My father in-law William Rains had several light strokes. The last, in the fall of 1942, left him bedridden for three months before he died.
I had to care for him as if he were a child. He had to be watched all the time so that he would not harm himself or someone else.
Before I ever sat down to eat, I fed him first and sat with him while he smoked his pipe because otherwise he would hide it, still lit, under the covers.
Two weeks after he pass away, we were all seated at the dining table for the evening mean when suddenly I heard him, ” Girl, girl,” as he was in the habit of doing whenever we would sit down to eat. I was always having to jump up to see what he needed.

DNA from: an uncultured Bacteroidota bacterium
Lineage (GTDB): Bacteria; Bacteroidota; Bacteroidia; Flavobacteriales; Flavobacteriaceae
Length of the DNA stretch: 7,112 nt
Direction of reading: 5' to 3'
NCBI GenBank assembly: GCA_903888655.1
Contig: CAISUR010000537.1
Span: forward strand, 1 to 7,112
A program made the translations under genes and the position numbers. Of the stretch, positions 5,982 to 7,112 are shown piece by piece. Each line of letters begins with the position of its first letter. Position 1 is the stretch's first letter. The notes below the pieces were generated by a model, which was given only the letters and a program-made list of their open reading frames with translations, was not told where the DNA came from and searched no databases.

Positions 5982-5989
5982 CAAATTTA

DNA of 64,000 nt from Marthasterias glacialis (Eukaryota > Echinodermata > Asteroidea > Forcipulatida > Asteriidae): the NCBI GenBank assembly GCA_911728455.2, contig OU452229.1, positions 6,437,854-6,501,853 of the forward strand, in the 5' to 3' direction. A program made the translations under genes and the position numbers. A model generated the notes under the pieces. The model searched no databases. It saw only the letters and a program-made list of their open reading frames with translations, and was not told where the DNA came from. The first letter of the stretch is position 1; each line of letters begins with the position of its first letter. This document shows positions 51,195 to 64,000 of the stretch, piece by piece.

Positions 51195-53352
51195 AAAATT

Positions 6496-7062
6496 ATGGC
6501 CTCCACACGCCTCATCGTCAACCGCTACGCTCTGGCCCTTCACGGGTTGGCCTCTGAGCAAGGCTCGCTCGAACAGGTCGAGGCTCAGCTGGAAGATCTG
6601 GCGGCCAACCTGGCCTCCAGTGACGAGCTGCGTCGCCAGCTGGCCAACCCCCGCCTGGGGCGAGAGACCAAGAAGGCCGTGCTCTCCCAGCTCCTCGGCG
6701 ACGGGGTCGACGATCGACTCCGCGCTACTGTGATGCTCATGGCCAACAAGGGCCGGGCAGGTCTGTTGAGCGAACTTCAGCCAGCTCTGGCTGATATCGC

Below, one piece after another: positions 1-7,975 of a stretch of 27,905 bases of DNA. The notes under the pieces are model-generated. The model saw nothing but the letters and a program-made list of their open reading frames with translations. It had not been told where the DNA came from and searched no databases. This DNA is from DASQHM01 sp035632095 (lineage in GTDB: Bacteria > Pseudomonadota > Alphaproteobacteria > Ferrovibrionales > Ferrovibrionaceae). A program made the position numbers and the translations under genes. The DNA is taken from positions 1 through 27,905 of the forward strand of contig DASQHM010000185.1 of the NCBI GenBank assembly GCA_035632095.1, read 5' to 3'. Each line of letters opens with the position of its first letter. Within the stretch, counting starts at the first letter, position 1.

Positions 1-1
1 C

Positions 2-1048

I started to get up to go to him when it dawned on me that he was no longer there. I went on eating. My nine-year old son Glen glanced up at me and said, ” Mom, Grandpa called you!” His eyes got big when he, too, remembered that Grandpa was no longer alive!
Both of us heard him plainly but we said nothing more. Several times after that my husband and I were awakened during the night by the sound of Grandpa’s rocking chair. But when we went to his room to check, there was no more rocking.
Leone L. Nash